The N.C. Central law school was
accredited by the American Bar Association
in 1950 and has been reevaluated for
The gunshot incident took place just 17
days after a woman pointed a gun at point
blank range at the President as 'he walked
across the state capitol park in Sacramento,
85 miles northeast of San Francisco. And
earlier Monday, police had arrested a man
outside the St. Francis Hotel for allegedly
showing a hand-written note threatening the
President's life to hotel employes.
Ford was reported to have been wearing a
bullet-proof vest since the Sacramento
The shot was fired as Ford stepped from
the hotel where he had just delivered a
speech, to his limousine. Suddenly, just as he
was about to step into his limousine, the shot
Secret Service agents shoved Ford into his
limousine and agents waved the crowd away
as the motorcade sped off toward the
airport, 15 miles away.
Within 30 minutes of the time the shot was
fired, Ford was airborne for Washington.
Release of funds recommended
If CGC okays bill, BSM funds are free
by Chris Fuller
The Campus Governing Council Finance
Committee voted Sunday night to
recommend the release of the Black Student
Movement funds with the exception of the
Gospel Choir allocation.
The recommendation, introduced by
CGC Speaker Dan Besse, supports an
agreement made Wednesday by Student
Body President Bill Bates with the BSM. If
passed by CGC, the bill will release all BSM
funds except the Gospel Choir, allocation
until a Finance Committee investigation is
The bill, passed 3-2, sets a deadline for the
end of the investigation at Oct. 7.
In addition to releasing BSM funos and
withholding choir funds, Bates' agreement
further provides for the release of checking
account records to a special investigation
committee composed of Sheri Parks, the
only black member of the Finance
Committee, and Harold G. Wallace,
associate dean of student affairs.
A major issue raised by committee
members is that the bill does not allow
individual members to see the records at
for his resignation
Bates was quoted in another publication
Monday as saying O'Neal has overstepped
his authority in several instances, including
the current Black Student Movement (BSM)
Meanwhile, six Campus Governing
Council members and the Graduate and
Professional Student Federation (GPSF)
chairperson issued a joint statement in
support of O'Neal Monday. (The text of the
statement is reprinted on today's Perspective
"Bill is wrong and Mike is right," GPSF
chairperson Gwen Waddell said, when asked
why she signed the statement.
accreditation every seven years.
As a result of increased nationwide
interest in law schools during the 1960s,
enrollment at the NCCU law school began to
surge. Enrollment never exceeded 30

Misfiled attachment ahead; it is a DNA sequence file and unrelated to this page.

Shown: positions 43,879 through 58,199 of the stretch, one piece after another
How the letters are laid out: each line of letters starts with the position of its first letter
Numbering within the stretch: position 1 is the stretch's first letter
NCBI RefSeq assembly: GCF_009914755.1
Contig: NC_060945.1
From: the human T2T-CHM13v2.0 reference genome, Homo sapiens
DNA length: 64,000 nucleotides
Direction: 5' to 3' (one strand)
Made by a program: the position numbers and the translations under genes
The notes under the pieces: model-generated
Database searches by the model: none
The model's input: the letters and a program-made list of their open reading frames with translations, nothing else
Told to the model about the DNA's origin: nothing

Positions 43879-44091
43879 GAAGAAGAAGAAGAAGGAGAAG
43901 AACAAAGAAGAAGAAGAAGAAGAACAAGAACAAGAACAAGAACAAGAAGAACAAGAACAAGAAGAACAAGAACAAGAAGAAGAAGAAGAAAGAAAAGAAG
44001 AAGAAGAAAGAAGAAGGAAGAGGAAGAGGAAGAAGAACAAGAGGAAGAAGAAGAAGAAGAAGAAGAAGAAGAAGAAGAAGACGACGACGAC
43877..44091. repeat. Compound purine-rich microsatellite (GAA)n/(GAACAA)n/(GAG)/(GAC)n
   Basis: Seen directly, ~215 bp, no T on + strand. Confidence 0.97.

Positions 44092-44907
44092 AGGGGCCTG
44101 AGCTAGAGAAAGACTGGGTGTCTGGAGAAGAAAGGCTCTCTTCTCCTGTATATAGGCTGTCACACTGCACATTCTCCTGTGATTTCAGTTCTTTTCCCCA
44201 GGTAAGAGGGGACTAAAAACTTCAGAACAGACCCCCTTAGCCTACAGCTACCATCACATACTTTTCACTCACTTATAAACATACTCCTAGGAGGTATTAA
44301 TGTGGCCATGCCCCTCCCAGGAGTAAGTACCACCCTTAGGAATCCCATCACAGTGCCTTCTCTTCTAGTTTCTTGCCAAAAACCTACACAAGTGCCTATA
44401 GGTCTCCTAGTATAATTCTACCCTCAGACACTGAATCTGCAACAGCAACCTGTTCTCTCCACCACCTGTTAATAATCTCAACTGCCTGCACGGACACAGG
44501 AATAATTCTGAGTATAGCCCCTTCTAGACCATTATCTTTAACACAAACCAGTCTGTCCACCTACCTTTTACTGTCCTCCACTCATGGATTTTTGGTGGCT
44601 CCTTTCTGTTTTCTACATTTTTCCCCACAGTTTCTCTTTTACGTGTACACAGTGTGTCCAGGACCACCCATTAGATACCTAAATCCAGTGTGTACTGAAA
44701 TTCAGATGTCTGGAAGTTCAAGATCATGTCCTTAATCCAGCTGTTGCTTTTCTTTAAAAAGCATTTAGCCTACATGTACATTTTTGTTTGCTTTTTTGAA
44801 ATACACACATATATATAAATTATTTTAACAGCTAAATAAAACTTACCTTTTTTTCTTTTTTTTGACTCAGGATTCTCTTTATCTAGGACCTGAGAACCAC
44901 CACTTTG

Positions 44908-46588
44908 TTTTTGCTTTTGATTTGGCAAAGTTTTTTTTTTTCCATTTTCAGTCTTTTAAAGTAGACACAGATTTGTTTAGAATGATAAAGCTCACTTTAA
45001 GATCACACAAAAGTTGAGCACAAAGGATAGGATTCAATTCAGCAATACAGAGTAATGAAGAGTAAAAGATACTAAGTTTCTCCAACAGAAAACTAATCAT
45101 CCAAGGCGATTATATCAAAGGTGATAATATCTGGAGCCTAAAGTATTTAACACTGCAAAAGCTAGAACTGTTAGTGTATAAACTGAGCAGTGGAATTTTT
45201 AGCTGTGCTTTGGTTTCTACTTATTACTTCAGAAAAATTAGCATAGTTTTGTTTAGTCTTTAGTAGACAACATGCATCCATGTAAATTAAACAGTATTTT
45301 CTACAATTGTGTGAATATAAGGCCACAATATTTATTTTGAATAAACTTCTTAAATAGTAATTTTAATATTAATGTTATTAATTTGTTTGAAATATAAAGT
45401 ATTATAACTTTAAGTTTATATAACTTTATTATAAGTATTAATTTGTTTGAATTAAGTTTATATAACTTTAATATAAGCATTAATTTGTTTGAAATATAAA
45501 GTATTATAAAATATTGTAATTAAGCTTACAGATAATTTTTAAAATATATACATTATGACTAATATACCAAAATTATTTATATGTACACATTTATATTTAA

students until 1965, but between 1967 and
1972, enrollment tripled from 83 students to
This increase put enormous strains on the
law school. In 1972 there were only five full
time faculty members, and the student
teacher ratio was 50 to I.
In 1972, North Carolina Central
University became a part of the North
Carolina consolidated system. " Budget
requests have since been made to the
president ofthe university system and sent to
the Board of Governors, which then presents
a final budget to the General Assembly.
The ABA found that budget requests
made by NCCU Chancellor Albert N.
Whiting for the law school have not allowed
for a proportionate expansion of facilities to
meet rising enrollment.
Last year, Whiting made a substantial
increase in his budget request for the law
school, but last year also marked the
expiration of the seven year ABA
At the sound of a shot, Secret Service agents shove President Ford behind a
limousine at a hotel in San Francisco Monday.
Another weakness of Bates' agreement
brought up by the committee is the question
of expertise on the investigation committee.
A suggestion of adding another person to the
committee or replacing Wallace with
someone having more knowledge of business
and finances was discussed, but no action
Finance Committee member John Sawyer
said Bates' agreement was at least a starting
point to resolving the conflict. He said to
refuse the agreement would be a setback in
" In other action the Finance- Committee
voted on an amendment to student treasury
laws limiting the power of the student body
treasurer and the CGC Finance Committee
chairperson. Before the amendment goes
into effect it must be passed by the CGC.
The amendment, also introduced by
Besse, provides that any funds frozen by the
treasurer or chairperson for treasury law
violations are automatically unfrozen at the
next CGC meeting after a Finance
Committee's formal hearing on the